Scott Marks 7 p.m., April 17
Lee Daniels' The Butler
Lee Daniels' schmaltzy abridgement of the Civil Rights movement. Cecil Gaines (Forest Whitaker), an African-American man born into a family of sharecroppers and schooled in the art of “knowing he’s black,” spends 34 years of his life in domestic servitude under seven presidents. While Cecil dignifiedly fights to change the system from within, his politically active son Louis (David Oyelowo) turns left on Forrest Gump Dr., bearing witness to everything from the Freedom Writers to the Black Panthers. Screenwriter Danny Strong (Game Change) spoons on the sugar, transforming the story of real-life White House maître d'hôtel Eugene Allen into a sprawling, sometimes pandering saga that never slackens in spite of several flat-out weird casting choices and a myriad of historical happenstance. Cinematographer Andrew Dunn’s filmy lens can only shave so many lumens, and instead of the warm sense of period, the baked harshness and blaring color design add a touch of gauzy nostalgia. 2013.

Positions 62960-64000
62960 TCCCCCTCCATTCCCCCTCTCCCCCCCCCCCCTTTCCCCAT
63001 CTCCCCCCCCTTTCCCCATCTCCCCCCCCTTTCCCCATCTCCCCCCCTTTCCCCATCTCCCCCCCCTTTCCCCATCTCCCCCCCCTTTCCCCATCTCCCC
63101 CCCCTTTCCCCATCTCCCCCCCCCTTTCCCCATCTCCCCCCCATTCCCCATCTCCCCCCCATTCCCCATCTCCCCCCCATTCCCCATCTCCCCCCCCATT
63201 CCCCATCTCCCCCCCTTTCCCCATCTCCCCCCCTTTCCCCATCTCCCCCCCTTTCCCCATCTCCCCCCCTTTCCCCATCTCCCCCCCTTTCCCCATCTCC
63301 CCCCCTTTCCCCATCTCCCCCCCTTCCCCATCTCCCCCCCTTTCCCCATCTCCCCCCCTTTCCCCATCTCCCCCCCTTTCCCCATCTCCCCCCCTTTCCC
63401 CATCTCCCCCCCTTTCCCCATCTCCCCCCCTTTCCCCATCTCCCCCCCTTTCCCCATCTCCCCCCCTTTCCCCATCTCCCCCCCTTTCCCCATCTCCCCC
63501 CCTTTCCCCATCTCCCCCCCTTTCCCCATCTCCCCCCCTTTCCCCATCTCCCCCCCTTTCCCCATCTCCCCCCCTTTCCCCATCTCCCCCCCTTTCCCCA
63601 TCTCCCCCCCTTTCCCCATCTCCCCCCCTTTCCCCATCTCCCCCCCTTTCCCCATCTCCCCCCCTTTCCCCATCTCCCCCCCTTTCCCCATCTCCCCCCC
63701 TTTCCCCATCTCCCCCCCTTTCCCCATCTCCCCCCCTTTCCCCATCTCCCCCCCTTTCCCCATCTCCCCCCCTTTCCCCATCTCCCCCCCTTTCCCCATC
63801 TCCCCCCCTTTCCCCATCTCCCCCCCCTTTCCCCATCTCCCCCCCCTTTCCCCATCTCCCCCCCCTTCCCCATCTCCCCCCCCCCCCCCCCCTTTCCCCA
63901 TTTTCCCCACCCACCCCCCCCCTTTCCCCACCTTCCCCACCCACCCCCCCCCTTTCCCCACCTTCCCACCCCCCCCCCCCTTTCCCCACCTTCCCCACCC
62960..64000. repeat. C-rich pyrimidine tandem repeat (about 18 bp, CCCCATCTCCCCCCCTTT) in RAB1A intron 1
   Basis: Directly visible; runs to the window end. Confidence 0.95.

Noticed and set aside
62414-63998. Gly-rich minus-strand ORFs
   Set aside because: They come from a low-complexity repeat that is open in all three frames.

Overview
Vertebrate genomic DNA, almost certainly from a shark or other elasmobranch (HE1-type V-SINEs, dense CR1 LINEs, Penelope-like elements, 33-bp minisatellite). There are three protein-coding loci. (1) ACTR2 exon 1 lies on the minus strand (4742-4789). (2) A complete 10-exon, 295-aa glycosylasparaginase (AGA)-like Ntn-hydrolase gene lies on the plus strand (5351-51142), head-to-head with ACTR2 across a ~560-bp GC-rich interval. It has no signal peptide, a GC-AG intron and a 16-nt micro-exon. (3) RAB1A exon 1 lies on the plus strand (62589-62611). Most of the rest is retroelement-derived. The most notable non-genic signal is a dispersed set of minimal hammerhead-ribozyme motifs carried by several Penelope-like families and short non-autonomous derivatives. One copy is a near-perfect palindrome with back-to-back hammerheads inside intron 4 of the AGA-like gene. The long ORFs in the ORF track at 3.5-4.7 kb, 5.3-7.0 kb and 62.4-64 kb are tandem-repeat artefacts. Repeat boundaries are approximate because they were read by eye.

— Scott Marks
- Review: "Sevice for seven" • August 14, 2013